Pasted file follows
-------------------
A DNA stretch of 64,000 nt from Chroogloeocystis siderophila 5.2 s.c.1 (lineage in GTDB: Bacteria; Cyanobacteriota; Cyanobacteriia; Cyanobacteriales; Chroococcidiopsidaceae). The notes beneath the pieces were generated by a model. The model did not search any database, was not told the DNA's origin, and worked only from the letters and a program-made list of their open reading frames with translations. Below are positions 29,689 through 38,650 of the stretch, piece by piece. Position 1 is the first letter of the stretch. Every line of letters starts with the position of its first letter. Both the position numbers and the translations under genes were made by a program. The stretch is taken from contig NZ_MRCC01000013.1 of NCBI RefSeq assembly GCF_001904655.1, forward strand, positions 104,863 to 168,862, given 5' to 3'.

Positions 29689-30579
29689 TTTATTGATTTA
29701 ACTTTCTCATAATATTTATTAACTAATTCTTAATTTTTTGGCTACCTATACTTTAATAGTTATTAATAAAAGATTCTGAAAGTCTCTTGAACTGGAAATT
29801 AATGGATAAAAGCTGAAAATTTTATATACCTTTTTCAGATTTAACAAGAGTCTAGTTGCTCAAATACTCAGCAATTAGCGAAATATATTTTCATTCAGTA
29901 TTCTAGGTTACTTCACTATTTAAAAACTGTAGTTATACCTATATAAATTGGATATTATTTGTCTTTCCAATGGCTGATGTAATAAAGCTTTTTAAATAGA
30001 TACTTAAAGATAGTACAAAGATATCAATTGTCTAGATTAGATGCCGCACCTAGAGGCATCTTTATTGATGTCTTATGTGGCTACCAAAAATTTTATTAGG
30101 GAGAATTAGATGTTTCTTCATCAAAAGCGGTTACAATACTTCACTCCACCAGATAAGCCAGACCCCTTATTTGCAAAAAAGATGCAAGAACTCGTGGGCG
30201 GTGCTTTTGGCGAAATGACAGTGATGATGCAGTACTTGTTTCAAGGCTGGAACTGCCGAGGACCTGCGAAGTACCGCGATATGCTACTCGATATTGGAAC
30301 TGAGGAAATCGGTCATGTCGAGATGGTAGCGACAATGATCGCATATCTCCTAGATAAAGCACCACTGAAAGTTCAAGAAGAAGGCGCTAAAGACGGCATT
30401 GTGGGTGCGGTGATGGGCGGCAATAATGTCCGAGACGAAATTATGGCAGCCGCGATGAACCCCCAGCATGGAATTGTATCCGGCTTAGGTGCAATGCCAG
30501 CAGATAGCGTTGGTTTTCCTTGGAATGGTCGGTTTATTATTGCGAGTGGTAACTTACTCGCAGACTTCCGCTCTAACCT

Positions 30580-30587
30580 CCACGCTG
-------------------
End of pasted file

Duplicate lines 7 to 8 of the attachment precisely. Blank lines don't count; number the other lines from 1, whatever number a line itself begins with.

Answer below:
30001 TACTTAAAGATAGTACAAAGATATCAATTGTCTAGATTAGATGCCGCACCTAGAGGCATCTTTATTGATGTCTTATGTGGCTACCAAAAATTTTATTAGG
30101 GAGAATTAGATGTTTCTTCATCAAAAGCGGTTACAATACTTCACTCCACCAGATAAGCCAGACCCCTTATTTGCAAAAAAGATGCAAGAACTCGTGGGCG